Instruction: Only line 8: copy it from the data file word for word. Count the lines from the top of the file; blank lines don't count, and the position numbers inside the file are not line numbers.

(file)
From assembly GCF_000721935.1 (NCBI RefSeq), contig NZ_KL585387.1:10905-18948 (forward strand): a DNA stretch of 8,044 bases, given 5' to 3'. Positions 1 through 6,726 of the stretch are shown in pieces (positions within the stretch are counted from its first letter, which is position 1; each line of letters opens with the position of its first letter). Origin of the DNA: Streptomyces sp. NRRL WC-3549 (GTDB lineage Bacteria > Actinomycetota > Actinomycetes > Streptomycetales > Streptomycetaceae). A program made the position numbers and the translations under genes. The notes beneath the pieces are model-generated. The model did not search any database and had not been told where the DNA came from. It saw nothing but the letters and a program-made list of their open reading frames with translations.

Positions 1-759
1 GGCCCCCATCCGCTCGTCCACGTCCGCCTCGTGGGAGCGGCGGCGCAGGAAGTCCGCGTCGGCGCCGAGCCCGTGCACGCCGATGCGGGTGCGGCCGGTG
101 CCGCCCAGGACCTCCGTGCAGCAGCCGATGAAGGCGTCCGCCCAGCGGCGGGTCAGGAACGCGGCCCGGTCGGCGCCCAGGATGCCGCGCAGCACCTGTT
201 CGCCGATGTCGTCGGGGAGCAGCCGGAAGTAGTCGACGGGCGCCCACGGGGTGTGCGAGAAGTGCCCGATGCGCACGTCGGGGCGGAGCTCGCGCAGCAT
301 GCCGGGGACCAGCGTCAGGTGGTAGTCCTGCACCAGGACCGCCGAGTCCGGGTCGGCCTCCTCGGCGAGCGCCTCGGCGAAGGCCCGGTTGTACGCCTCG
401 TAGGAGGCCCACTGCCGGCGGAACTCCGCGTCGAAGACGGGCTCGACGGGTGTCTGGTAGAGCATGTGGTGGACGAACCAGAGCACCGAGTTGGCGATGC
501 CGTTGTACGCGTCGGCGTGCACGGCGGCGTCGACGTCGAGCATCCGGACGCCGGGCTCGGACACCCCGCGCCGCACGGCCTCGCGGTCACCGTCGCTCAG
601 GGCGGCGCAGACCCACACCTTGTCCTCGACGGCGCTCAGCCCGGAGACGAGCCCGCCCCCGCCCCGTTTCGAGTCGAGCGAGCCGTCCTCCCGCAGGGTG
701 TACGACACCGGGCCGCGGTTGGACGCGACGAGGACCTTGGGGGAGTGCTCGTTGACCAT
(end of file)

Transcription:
501 CGTTGTACGCGTCGGCGTGCACGGCGGCGTCGACGTCGAGCATCCGGACGCCGGGCTCGGACACCCCGCGCCGCACGGCCTCGCGGTCACCGTCGCTCAG